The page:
Frank “The Big Hurt” Thomas’ Retirement Leaves a Big Hole In Baseball’s Heart.

At 6’5″ and 260 pounds, Frank Thomas was one of the most intimidating hitters in the history of baseball.

Perhaps no athlete in sports better embodied his nickname than Frank Thomas. Dubbed “the Big Hurt” by his teammates and the media, the gargantuan Thomas (a former tight-end at Auburn) towered over the baseball landscape as the best right-handed hitter for nearly a decade. The two-time MVP possessed a rare combination of prodigious power and plate discipline that made him one of the most feared sluggers of the 1990’s.

Along with Ken Griffey Jr. and Juan Gonzalez, Thomas was part of a group of young stars that led a revival of the home run during the early 90’s, peaking in the strike-shortened 1994 season in which he hit 39 longballs in only 399 at bats. Thomas finished his career with 521 home runs, good enough for 18th all-time, though the Big Hurt’s game was much more than just big flys.

A disciplined hitter who led the American League in walks four times, Thomas’ knowledge of the strike zone was nearly unparalleled among his peers. His 1,667 walks rank 9th all-time, and combined with his .301 batting average, result in a robust .419 career OBP (21st all-time, just behind Mickey Mantle and ahead of Stan Musial and Edgar Martinez).

Though the later part of his career was marred by injuries (joining Griffey Jr. in the “what if” club), the Big Hurt still finished 15th all-time in OPS, 25th in slugging, 22nd in RBI’s and 26th in extra-base hits. Sure he made David Ortiz look like John Olerud at first base, and yeah he ran with all the grace of a bewildered water buffalo, but Thomas owned home plate with a modern-day Thor’s hammer. Frank Thomas didn’t just hit baseballs…he destroyed them.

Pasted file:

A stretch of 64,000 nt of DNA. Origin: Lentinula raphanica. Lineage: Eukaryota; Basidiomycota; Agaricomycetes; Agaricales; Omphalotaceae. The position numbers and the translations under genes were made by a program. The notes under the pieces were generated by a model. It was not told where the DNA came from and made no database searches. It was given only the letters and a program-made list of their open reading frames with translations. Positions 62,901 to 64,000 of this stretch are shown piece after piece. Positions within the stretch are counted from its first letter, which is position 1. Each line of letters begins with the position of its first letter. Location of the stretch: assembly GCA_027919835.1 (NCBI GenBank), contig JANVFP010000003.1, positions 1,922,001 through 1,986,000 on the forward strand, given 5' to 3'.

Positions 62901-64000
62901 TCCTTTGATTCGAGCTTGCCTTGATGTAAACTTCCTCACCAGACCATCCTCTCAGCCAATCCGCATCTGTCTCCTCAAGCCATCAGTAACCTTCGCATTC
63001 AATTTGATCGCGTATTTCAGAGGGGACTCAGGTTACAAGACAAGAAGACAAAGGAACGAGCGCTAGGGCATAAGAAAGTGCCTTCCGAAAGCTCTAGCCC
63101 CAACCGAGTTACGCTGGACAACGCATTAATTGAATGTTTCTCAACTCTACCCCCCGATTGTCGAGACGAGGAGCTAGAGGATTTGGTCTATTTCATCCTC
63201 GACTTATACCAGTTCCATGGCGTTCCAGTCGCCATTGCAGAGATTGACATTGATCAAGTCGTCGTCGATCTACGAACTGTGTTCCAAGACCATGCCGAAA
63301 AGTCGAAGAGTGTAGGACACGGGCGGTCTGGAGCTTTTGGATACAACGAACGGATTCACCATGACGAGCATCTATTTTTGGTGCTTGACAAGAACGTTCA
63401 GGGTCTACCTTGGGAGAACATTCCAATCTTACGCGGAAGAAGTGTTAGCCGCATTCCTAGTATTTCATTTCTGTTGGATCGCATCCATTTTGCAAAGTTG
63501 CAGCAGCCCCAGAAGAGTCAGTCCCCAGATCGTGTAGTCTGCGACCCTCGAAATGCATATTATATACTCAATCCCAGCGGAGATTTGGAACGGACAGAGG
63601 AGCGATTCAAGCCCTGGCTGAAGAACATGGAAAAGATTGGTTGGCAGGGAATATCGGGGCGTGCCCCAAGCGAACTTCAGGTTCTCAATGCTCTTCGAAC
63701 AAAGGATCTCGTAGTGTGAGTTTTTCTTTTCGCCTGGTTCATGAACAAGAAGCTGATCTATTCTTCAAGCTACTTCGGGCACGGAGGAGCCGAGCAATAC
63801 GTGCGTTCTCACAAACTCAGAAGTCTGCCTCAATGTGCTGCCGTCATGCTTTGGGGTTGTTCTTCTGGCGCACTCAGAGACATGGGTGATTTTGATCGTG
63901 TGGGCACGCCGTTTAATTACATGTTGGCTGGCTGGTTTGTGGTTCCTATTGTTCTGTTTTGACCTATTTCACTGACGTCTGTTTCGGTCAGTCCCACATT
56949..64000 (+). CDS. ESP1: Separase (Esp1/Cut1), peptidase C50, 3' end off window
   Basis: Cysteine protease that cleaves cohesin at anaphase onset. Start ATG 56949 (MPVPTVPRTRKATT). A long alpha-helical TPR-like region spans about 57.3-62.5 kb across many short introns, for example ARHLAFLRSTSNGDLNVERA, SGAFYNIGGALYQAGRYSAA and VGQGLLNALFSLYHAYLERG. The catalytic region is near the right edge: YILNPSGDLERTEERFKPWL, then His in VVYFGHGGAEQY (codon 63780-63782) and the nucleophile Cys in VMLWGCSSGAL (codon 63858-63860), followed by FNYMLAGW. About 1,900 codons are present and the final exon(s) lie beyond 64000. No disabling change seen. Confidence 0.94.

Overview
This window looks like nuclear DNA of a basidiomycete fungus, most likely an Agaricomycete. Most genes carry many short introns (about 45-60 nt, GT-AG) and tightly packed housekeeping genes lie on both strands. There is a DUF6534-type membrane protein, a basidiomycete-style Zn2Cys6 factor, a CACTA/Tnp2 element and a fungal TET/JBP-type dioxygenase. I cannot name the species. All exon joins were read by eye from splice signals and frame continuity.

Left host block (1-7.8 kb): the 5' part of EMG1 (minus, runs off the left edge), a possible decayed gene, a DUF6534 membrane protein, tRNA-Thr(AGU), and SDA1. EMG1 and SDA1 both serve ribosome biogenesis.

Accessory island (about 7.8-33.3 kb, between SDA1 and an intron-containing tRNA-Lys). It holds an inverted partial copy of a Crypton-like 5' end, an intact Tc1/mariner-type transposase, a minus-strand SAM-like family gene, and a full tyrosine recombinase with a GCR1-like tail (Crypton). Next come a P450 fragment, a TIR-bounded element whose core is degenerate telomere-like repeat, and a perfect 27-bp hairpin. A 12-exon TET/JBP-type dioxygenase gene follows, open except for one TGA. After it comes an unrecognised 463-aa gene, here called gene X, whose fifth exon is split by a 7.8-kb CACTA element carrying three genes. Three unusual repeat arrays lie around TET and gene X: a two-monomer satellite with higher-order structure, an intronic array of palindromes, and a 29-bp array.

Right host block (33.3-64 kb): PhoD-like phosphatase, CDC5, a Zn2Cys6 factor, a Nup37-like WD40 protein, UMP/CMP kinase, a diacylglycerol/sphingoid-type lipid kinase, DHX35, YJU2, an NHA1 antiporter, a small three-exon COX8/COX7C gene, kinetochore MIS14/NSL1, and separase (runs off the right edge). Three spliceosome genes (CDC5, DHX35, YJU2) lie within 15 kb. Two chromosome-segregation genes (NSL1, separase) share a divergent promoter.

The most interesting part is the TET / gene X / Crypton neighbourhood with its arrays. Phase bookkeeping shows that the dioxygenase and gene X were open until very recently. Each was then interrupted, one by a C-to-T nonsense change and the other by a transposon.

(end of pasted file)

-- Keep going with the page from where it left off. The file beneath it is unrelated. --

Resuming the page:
Even more impressive than all the numbers Thomas accumulated is the fact that he played baseball the right way, refusing to substitute shortcuts or supplements for hard work. Despite being a home run hitter in the scandal-filled steroids era, the Big Hurt has never been linked to PED’s and was one of baseball’s most outspoken players about steroids, calling for strict punishments of convicted cheaters.

Frank Thomas retired from baseball as one of the 15-20 greatest hitters of all-time. His numbers alone make him a Hall-of-Fame candidate, but it’s his integrity that ensures he will go in on the first ballot. Happy trails Big Hurt; baseball was a better sport because of you.

5 Responses

  1. great ballplayer, I couldn’t agree more: also good call on selig statue, hilarious yet true.

  2. Yup. He will be missed. His press conference was pretty cool too.

    Rob Neyer agrees with your ranking as a hitter. Factoring in ballparks, each era, etc…Thomas ranks as the 20th most productive hitter all-time.

    Adding the weak aspects of Thomas’ game (base running, fielding, DH duties) and he ranks as the 45th best player of all-time. He is in the same zone as Griffey Jr., Yount, Reggie Jackson, and Rose (per Neyer’s sources).

    Frankly, I’m very surprised Reggie Jackson is in the same ranking range as Thomas and Griffey.

    Truth is, I desperately wanted to say “frankly”.

  3. Can you imagine being tackled by the guy??

  4. On a turnover of course…

  5. For the record, I went to the same high school as Frank Thomas, where he won the Georgia state baseball championship as a Sophomore in 1984. His coach was my P.E. instructor… who said he couldn’t hit when he was in high schooler.

    He learned to tear the cover off the ball at Auburn. Lets you know to not give up on young athletes.

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